In New York City, during Halloween 1977, band leader Frank Zappa had one of his sold-out concerts filmed for a movie he planned to put together in the vein of his previous midnight movie hit, 200 Motels. Unfortunately he couldn't find a distributor for his finished work and he even went as far as cutting the two-and-three-quarters hours film down to ninety minutes, but eventually the full length version was released which, just like its predecessor, was a midnight movie hit.
Guitar heroes don't get much cultier than Zappa, and his intricate, sardonic, self-indulgent brand of rock finds a perfect outlet here. As obsessive about the music as his fans were, Baby Snakes is as much a tribute to them as it is to his hard work and the dedication of his band. Moving between the poles of seeming as if the music will break down into a shambles at any moment and being as tightly performed as it's possible to be, the film shows Zappa at somewhere near his late seventies best, but is he preaching to the converted here?
Why, yes - yes he is! The film alternates between backstage footage, recording studio performances and the live concert itself, and the backstage stuff is the most disposable, featuring as it does the band messing about and playing up to the camera. Zappa doesn't take much part in these episodes, perhaps adding to his mystique, perhaps busy behind the scenes. Onstage, his speeches between the songs make the film come across like a political rally, where he outlines God's three biggest mistakes (men, women and poodles if you're interested) among other things.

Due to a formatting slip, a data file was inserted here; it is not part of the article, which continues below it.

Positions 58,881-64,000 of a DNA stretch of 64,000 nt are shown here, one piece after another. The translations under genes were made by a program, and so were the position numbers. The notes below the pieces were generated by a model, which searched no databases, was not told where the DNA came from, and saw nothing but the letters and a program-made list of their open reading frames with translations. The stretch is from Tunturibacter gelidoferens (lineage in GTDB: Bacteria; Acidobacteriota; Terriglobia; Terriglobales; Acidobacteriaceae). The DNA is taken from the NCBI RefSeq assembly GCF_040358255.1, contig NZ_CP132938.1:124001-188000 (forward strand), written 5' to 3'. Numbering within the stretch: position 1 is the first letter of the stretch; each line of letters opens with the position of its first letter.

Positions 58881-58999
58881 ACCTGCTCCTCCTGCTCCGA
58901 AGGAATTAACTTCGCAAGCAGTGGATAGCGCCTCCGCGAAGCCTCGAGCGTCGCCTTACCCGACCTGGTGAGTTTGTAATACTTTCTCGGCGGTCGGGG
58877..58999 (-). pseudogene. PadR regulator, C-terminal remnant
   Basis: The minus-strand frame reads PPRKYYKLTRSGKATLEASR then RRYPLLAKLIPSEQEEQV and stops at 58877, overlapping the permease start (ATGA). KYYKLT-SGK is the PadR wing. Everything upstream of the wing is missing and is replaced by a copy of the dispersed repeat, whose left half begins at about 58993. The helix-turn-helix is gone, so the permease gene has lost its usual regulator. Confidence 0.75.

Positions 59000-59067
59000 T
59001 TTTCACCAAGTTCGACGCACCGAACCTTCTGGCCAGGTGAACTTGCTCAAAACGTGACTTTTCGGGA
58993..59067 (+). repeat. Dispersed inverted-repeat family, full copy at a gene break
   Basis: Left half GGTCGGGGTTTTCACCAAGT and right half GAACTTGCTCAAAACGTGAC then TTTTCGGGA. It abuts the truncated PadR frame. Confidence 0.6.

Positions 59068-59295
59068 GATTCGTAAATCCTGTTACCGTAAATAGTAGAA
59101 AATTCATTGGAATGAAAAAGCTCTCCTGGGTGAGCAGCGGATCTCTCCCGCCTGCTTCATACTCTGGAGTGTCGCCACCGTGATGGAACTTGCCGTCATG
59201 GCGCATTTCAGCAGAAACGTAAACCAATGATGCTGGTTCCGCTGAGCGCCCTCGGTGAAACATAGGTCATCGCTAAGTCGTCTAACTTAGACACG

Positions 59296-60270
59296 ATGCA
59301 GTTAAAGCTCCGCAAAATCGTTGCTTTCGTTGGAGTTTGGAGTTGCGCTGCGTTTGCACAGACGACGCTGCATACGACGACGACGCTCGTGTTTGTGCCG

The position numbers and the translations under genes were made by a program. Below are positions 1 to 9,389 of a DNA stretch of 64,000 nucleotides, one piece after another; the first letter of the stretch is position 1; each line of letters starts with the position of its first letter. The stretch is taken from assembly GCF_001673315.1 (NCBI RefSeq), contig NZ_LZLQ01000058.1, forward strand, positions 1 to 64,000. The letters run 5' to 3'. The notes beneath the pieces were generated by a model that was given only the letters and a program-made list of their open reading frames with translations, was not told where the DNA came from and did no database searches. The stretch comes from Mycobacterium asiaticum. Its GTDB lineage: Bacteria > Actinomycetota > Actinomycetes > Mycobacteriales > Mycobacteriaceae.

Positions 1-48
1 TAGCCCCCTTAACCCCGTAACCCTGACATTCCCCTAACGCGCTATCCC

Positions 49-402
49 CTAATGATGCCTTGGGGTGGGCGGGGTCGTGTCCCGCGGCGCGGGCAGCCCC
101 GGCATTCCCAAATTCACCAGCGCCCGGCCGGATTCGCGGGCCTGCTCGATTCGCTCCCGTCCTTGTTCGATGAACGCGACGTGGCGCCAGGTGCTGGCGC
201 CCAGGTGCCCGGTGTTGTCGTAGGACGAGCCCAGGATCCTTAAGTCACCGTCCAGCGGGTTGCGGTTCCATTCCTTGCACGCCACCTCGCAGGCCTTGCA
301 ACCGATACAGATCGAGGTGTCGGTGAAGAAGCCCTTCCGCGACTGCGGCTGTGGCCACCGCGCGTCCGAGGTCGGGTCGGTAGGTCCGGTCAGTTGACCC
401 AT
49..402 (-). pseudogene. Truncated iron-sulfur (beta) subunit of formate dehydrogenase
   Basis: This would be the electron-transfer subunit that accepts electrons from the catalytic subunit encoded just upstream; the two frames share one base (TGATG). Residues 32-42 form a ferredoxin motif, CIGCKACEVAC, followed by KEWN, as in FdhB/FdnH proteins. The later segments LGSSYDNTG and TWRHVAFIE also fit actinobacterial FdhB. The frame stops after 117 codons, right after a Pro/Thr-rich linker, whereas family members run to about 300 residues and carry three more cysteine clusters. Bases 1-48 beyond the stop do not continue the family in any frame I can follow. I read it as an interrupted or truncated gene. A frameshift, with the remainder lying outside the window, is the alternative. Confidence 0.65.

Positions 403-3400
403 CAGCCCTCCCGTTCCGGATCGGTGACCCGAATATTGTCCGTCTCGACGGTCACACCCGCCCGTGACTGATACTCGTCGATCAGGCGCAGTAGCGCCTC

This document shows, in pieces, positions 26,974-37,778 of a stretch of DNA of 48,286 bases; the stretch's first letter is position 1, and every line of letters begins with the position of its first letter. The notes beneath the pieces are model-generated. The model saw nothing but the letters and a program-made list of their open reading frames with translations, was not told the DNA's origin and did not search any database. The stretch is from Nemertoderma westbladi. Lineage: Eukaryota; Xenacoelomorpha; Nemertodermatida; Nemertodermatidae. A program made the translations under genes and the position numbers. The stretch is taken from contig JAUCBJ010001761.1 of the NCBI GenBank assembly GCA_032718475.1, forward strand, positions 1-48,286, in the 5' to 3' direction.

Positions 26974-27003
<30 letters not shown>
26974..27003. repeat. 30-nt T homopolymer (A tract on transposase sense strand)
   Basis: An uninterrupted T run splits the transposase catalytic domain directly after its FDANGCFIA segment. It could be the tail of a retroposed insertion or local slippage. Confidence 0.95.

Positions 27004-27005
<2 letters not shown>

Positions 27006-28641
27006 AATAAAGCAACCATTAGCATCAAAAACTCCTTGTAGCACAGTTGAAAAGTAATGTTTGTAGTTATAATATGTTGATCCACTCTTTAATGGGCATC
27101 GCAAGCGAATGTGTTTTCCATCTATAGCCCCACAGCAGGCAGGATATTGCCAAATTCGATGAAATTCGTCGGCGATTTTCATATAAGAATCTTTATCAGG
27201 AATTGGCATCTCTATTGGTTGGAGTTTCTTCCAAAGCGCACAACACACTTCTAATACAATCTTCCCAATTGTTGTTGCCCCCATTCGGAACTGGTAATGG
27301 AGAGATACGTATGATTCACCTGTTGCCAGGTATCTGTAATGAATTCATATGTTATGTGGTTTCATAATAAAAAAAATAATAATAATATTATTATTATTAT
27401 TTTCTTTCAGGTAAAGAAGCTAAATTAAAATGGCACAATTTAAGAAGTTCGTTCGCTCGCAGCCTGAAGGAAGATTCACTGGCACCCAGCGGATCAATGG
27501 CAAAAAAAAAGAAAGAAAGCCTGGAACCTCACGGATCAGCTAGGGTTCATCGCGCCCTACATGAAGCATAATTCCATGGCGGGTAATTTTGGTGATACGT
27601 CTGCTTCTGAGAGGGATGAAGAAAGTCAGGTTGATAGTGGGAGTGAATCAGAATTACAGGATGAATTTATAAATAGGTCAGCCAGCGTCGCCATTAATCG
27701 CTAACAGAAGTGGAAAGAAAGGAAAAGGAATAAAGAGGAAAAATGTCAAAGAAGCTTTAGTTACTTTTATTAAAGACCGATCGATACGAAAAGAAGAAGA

But what adds to the cult of Baby Snakes isn't entirely up to Zappa's involvement. This is the animation of Bruce Bickford, and it resembles Nick Park's nightmares after he's partaken of too much Wensleydale, with insanely detailed clay animation of constantly adapting and transforming shapes. If you don't particularly like the music, these sequences will be the highlights, and Bickford is also interviewed by Zappa, where he is notably unilluminating about explaining his efforts ("disco out-freakage"?!). Sometimes sexual, sometimes horrific, the end result is always incredible.
Alas, there's too little of it, but I suppose something like that should always leave you wanting more. Meanwhile the music continues in its proggy, jazzy, metally way with its blend of jokiness taking itself very seriously - it's great to see the joyous reaction of the crowd. A handful of those attending are invited onstage for audience particpation, which turns out to be Zappa encouraging a few females to whip a male, but it's Zappa and his band who remain the stars of the show. If you're not sure about his music, then perhaps his films and are not the place to dive straight in, but Baby Snakes is rarely boring and you should see the longer version. Any fans will already love it.